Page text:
Where I Respond to Charles Koch's Editorial
So it seems Charles Koch wrote an editorial while I was away. An editorial for the Rupert Murdoch-owned Wall Street Journal, where he spends an entire column saying a whole lot of nothing. An editorial where he misstates facts, figures, and twists up truth into his weird alternate reality.
I feel compelled to respond to him.
Dear Charles Koch,
In your March 1st editorial, you make the following statements:
Years of tremendous overspending by federal, state and local governments have brought us face-to-face with an economic crisis. Federal spending will total at least $3.8 trillion this year—double what it was 10 years ago. And unlike in 2001, when there was a small federal surplus, this year's projected budget deficit is more than $1.6 trillion.
This is a direct consequence of the costs of two wars which until 2008, were not added to the balance sheets. Funny how you fail to account for where the deficits arose, but are quick to point to their existence.
Several trillions more in debt have been accumulated by state and local governments. States are looking at a combined total of more than $130 billion in budget shortfalls this year. Next year, they will be in even worse shape as most so-called stimulus payments end.
Ironic that you would give any credit to the stimulus for helping states, given the enormous funds you've laid out to criticize any lawmaker who supported it. What hypocrisy is this? State and local governments are looking at shortfalls because tax revenues have not kept pace with expenditures. This is not the fault of individuals living in those states or municipalities. It is the direct effect of the failure of corporations to pay their fair share to do business in states, and the failure of those same corporations to employ workers in those states, causing those workers to rely upon governmental safety nets to get them by while their jobs are outsourced to countries where corporate profits can increase.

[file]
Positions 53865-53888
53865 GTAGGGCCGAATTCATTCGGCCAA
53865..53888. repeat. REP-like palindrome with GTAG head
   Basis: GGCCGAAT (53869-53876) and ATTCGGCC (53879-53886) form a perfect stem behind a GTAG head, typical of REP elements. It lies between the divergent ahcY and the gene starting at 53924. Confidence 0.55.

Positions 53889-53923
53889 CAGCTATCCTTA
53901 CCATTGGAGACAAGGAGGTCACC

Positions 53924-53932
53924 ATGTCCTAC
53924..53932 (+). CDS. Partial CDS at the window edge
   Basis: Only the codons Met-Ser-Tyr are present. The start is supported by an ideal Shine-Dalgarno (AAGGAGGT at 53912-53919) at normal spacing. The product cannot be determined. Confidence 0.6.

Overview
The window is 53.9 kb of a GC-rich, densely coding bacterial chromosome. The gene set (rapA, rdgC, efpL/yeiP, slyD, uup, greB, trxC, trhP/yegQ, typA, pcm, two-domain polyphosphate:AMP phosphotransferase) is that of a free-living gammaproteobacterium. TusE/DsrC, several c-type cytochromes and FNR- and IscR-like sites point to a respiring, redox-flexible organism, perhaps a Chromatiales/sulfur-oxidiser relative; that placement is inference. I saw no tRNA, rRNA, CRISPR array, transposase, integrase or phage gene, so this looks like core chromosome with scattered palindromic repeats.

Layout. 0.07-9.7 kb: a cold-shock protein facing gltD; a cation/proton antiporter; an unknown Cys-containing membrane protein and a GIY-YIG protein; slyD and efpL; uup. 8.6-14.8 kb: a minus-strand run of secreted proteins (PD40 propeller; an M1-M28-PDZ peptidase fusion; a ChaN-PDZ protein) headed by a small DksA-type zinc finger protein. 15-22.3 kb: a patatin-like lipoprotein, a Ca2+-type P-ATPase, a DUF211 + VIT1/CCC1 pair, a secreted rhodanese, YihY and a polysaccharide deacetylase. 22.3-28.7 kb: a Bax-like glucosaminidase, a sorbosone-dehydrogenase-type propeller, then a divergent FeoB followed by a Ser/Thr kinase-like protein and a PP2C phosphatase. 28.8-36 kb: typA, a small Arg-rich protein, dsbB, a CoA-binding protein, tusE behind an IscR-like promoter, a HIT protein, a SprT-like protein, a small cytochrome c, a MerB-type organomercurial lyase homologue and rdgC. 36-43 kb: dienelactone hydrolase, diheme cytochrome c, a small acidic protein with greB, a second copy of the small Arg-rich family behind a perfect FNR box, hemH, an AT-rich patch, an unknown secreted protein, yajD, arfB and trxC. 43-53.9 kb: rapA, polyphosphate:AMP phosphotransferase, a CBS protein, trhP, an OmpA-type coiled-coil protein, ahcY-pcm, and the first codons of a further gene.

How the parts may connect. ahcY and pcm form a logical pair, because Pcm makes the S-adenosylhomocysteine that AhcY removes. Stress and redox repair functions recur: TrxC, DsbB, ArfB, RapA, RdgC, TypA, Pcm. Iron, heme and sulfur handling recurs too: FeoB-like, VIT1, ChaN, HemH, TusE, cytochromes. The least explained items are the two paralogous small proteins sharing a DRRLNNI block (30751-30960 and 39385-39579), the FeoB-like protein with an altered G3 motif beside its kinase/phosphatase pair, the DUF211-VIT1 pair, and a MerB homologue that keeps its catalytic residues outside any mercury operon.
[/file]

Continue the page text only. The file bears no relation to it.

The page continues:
For many years, I, my family and our company have contributed to a variety of intellectual and political causes working to solve these problems. Because of our activism, we've been vilified by various groups. Despite this criticism, we're determined to keep contributing and standing up for those politicians, like Wisconsin Gov. Scott Walker, who are taking these challenges seriously.
Let's talk about your "activism", because it goes far beyond just political philosophy. You fund groups who actively seek to promote lies about the current President's place of birth, his legitimacy as a United States citizen, and undermine the mandate he received from voters in 2008. That's not "standing up" for anything.
Spending tens of millions -- even hundreds of millions -- to oppose climate change legislation isn't "activism". It's serving your own financial self-interests. That's not surprising, nor is it illegal, but it's certainly not as noble and high minded as "solving these problems."
Here are some problems your tens or hundreds of millions could be solving:
- Preventing medical bankruptcy, which is still on the rise and will not end until all Americans have access to reasonably-priced health insurance BEFORE they get sick or fired.
- Preventing the consequences of climate change instead of denying it exists.
- Investing creatively in our future through green industry, high speed rail, and other projects which build up this country instead of tearing it down.
Instead, you deny climate change, pay millions to lobby for the defeat of climate change legislation, buy politicians who must do your bidding and vote to de-fund the Affordable Care Act (and any other good and decent thing government does).
You call this 'activism'. I call it destruction.
Federal data indicate how urgently we need reform: The unfunded liabilities of Social Security, Medicare and Medicaid already exceed $106 trillion. That's well over $300,000 for every man, woman and child in America (and exceeds the combined value of every U.S. bank account, stock certificate, building and piece of personal or public property).
Again, you fail to note the cost of conducting two wars. If you were honest, you'd be paying your teabagging minions to be out protesting the war instead of gay marriage. But you're not honest, not even a little bit honest. In fact, I doubt there's anything honest in this entire editorial of yours at all, other than the words you DIDN'T say: You don't give a damn whether the government goes under at all. You'd like it to go under, because in your world, corporations are king. No, you say? I say yes, and you confirm it right here: